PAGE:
Because his car broke down on his way home, Tom had no choice but to take a taxi.

jakartaman

Senior Member
Korean
Hi :)
Because his car broke down on his way home, Tom had no choice but to take a taxi.

Is this sentence correct? The reason why I am asking is that I suspect it should be
"Tom had no choice to take a taxi because his car broke down on his way home"
since it is usually a pronoun that refers back to a noun mentioned earlier.

Thank you :)
 
  • owlman5

    Senior Member
    English-US
    Both versions are fine, jakartaman. You are right that the listener doesn't know who "his" refers to in the first clause. However, the placement of "Tom" at the beginning of the second clause explains everything. That's enough to allow the use of "his" in the first clause.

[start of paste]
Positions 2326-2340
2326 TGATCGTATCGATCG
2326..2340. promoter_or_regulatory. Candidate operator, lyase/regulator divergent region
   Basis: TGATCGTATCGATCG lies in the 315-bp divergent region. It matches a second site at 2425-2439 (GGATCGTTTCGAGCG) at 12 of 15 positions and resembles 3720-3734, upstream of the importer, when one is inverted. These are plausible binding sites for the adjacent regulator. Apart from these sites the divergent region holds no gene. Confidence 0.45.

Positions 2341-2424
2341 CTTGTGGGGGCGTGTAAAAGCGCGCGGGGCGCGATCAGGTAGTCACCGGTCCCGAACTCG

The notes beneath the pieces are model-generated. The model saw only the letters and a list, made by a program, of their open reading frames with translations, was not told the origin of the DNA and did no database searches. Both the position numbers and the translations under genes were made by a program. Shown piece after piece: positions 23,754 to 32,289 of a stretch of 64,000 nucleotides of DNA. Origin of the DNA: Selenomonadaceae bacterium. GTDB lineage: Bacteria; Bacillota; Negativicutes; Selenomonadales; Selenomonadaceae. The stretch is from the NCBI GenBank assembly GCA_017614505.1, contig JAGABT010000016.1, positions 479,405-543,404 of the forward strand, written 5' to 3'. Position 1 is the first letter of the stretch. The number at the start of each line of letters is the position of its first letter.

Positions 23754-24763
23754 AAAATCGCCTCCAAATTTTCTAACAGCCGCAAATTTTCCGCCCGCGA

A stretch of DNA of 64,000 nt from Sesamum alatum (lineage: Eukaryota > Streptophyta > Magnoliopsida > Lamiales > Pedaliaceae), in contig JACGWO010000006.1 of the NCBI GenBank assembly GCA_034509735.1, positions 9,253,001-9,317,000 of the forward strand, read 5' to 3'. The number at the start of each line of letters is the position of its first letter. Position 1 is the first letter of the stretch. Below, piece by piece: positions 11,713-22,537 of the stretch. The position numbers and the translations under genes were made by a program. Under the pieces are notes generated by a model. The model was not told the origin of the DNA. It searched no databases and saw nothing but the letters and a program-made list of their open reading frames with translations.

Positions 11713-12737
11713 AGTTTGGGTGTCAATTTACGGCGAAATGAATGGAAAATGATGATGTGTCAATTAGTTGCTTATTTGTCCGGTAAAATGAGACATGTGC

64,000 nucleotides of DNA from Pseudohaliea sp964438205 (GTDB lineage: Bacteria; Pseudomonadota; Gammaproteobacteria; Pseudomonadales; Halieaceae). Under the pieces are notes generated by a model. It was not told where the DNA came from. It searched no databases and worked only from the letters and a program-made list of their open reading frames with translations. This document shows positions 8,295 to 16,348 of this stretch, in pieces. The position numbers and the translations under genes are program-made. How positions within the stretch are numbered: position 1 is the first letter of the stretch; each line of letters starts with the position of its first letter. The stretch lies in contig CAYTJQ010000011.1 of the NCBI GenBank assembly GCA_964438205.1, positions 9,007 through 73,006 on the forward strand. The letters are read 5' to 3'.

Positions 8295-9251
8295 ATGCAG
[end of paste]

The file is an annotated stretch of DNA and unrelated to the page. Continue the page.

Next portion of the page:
jakartaman

    Senior Member
    Korean
    Hey, owlman :) How are you? Thank you for your reply.
    Contemplating your answer, I now wonder if such a construction works with other clauses as well, not just adverbial ones.

    How about this sentence with a noun clause?
    That his car broke down on his way home forced Tom to take a taxi.

    Many thanks in advance!
     

    owlman5

    Senior Member
    English-US
    That his car broke down on his way home forced Tom to take a taxi.
    There's no problem with "his" in the noun clause but the whole sentence is unusual. I agree with RG that it seems awkward. It's difficult for listeners to understand all those words as a single subject that forces Tom to do something.
     
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